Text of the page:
According to a new report, the Pentagon has admitted to deploying military drones over U.S. territory.
The report, now public, is a result of the Freedom of Information Act, which said spy drones used for non-military missions have occurred fewer than 20 times between 2006 and 2015—and always in compliance with existing law.
Think: training purposes, disaster relief, and search and rescue missions. For example, the military used the Reaper, its biggest, baddest UAV, “to support incident awareness and assessment during fire season training with the Department of Energy.”
So, should we be donning our tin foil hats and hole up in underground sewers for fear of Big Brother flying its 2-ton war machines above our heads?
According to the Department of Defense (DoD)’s website: The “purpose of DoD domestic UAS operations is for DoD forces to gain realistic training experience, test equipment and tactics in preparation for potential overseas warfighting missions and on occasion support DSCA training and exercises.”
That being said, drone technology has been evolving at a rapid rate, and current laws may lag a step or two behind. The Pentagon first established interim guidance over the use of unmanned aircraft for domestic purposes in 2006, allowing drones to be used for homeland defense purposes and to assist civil authorities. These latter cases would have to be approved by the Secretary of Defense.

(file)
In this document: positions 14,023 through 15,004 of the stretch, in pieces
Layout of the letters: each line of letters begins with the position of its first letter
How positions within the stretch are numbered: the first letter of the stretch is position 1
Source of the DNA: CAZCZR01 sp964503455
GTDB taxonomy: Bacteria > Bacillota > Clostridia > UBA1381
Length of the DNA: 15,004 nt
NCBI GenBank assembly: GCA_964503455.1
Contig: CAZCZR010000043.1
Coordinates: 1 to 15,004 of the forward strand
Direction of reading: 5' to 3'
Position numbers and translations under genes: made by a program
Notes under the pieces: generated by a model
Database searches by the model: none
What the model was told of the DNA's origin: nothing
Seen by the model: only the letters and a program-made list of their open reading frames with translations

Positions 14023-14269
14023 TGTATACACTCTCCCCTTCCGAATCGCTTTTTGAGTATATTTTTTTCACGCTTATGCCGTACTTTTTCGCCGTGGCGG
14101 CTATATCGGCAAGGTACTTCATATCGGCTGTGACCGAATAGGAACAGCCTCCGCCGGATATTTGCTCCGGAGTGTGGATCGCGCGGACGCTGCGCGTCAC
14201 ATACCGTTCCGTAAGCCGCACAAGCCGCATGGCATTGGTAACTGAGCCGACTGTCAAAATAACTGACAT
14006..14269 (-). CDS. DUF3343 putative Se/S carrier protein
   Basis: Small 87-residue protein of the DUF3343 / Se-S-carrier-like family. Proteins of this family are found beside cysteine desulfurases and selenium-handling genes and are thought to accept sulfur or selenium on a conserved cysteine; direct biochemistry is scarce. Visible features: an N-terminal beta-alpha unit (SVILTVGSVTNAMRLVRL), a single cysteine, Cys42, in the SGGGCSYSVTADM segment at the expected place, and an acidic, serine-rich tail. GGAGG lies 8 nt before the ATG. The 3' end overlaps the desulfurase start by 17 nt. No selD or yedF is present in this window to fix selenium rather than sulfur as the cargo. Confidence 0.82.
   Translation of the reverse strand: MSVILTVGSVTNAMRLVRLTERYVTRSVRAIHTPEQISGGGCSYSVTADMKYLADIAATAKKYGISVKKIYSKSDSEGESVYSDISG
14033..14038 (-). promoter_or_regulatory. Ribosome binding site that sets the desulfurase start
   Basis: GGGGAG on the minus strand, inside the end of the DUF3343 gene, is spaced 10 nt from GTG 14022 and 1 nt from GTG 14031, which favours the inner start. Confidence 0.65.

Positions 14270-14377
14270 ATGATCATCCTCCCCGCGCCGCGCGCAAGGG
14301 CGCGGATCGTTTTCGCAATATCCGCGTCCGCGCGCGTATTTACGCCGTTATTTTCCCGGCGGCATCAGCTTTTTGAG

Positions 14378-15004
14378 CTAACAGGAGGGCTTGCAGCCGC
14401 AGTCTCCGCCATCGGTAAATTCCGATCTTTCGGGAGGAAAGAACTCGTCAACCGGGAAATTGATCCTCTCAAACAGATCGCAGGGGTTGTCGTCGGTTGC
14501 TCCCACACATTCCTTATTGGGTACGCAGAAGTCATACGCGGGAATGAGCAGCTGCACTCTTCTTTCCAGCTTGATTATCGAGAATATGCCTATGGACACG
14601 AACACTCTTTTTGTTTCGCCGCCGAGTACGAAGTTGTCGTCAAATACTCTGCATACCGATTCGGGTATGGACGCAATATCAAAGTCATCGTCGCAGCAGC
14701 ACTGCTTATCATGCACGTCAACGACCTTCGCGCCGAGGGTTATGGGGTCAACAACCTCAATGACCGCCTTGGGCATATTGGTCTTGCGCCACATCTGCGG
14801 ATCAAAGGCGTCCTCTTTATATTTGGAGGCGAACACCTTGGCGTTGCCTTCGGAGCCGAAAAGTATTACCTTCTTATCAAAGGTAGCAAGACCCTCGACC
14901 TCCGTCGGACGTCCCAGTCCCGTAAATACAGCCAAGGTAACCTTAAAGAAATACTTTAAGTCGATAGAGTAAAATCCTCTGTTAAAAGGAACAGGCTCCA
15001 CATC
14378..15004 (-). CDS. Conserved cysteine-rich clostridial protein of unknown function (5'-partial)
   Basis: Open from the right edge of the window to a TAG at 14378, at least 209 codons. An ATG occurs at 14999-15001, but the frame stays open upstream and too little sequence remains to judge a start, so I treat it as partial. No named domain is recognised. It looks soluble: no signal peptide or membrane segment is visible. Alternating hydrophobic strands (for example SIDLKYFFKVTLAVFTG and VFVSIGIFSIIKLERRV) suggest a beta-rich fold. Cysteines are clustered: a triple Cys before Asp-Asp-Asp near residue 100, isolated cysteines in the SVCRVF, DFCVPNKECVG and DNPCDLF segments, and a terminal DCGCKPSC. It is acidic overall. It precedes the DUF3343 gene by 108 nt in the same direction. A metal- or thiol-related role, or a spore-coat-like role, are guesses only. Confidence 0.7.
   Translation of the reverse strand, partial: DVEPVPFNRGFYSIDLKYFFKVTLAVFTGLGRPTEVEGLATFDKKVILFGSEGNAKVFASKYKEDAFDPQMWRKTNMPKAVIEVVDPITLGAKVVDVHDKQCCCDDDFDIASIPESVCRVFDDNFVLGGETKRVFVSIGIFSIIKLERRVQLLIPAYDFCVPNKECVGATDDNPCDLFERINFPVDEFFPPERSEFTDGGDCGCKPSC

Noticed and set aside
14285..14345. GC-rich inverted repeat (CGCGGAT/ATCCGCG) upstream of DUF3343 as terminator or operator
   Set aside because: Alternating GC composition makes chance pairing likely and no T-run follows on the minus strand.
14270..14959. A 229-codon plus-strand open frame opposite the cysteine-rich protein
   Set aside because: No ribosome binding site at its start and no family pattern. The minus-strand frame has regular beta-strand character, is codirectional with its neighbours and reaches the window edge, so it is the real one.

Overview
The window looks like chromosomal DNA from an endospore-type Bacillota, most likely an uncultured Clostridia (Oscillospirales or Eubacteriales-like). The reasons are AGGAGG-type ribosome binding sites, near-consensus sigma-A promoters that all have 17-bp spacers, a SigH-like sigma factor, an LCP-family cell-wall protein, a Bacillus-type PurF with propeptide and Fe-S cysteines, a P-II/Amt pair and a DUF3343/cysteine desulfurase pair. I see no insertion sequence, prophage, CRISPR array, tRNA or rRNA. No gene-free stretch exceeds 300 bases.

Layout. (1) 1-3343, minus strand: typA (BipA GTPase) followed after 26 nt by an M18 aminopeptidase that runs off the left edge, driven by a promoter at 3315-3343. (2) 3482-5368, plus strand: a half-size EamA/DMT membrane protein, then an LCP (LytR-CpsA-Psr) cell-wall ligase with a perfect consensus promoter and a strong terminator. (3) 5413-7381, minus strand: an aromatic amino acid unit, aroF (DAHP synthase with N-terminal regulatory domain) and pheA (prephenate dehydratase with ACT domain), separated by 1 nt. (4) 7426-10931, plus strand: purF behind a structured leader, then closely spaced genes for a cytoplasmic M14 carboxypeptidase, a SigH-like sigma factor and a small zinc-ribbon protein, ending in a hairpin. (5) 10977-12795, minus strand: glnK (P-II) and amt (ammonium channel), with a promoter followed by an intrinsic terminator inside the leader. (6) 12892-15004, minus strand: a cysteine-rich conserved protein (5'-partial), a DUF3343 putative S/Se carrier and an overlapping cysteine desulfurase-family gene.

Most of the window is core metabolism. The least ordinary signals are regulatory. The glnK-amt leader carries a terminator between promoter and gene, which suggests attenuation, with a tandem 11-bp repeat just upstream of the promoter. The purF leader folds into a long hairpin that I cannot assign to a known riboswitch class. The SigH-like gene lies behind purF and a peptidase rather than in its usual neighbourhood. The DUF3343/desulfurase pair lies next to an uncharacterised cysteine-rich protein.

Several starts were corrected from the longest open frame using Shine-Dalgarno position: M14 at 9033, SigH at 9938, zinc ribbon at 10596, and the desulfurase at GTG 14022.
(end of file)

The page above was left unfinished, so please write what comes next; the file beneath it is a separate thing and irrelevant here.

(Side note: While the full list of missions was not made public, the report does cite a few examples—including one case in which an unnamed mayor apparently asked the Marines to use a drone to scope out potholes in the mayor’s city. Really, dude?)
Shortly before the report was completed last year, the Pentagon issued a new policy governing the use of drones over domestic soil, requiring the Secretary of Defense to approve all domestic spy drone operations. It also stipulates that unmanned aircraft “may not conduct surveillance on U.S. persons.”
“It’s important to remember that the American people do find this to be a very, very sensitive topic,” senior policy analyst for American Civil Liberties Union (ACLU) Jay Stanley told USA Today.
Filed Under: Aerospace + defense